When people ask you where you are from, the way that you answer that question probably depends a lot on the context. For instance, if it was a stranger who asked you that question when you were on a vacation out of the country, you might answer, “I’m from the United States.” If you’re at a business meeting at your corporate headquarters in another state, you might say, “I’m from the Chicago area.” If you just move into a house and you’re meeting your new neighbors for the first time, you might tell them where you used to live. If you are at a ministry function with people from other churches, you would probably say “I’m from Saint Mary Immaculate in Plainfield.”
Today’s Scriptures ask that question in the context of our faith. Where are you from? In the first reading, we find there are Christians in Phoenicia, Cyprus, and Antioch, but all of them had their hearts – their true citizenship – in the new Jerusalem, the city of God. They may have been from all over the known world at the time, but they were one in faith, united as brothers and sisters in Christ. The Gospel reading has some Jews gathered around Jesus in the Temple, asking if he was the Christ. They wanted to know where he was from. And it was obvious – they had seen his works and heard his words. But they could never be united, because even though they were in the same place, their hearts were from different places.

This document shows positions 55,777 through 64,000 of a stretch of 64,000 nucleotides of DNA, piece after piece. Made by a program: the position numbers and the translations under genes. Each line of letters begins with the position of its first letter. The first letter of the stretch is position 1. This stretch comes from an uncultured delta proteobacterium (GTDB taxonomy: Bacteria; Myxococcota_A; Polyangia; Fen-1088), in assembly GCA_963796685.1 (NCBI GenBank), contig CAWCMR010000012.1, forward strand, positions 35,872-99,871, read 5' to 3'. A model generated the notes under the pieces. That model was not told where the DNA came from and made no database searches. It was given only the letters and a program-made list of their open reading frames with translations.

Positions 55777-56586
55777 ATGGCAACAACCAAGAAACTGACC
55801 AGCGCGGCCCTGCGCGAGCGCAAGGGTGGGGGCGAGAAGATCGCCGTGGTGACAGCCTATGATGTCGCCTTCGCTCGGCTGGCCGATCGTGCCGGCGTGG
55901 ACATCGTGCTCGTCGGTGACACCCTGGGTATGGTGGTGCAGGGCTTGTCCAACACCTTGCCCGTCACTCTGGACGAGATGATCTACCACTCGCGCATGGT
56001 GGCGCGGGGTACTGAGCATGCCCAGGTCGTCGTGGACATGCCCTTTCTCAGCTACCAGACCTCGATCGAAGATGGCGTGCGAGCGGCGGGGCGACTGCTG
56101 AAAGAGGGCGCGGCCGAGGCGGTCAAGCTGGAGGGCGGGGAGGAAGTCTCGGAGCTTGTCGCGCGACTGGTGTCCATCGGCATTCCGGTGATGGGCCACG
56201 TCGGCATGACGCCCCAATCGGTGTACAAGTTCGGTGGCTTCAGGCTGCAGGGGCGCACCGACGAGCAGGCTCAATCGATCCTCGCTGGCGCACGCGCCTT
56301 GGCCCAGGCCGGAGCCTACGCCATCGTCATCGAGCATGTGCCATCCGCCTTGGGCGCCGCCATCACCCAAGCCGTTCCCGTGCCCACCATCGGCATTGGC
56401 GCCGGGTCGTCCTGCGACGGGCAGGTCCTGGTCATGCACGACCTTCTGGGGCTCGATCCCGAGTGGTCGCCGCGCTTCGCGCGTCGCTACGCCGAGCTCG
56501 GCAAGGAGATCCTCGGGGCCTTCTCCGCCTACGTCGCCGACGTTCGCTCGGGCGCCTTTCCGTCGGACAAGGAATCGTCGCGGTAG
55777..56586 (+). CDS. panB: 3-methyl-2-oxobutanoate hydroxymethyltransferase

So where are you from? We could answer that one all kinds of ways. But spiritually, at our core, we are citizens of heaven. Our life’s journey takes us all sorts of places, but its source and its destination are one and the same: our true home is in the City of God. And right now, we are not home yet. As always, the Psalmist says it so well: “One and all were born in her;” – that is, the City of God – “And he who has established her is the Most High LORD.”
Christ is risen! He is risen indeed! Alleluia!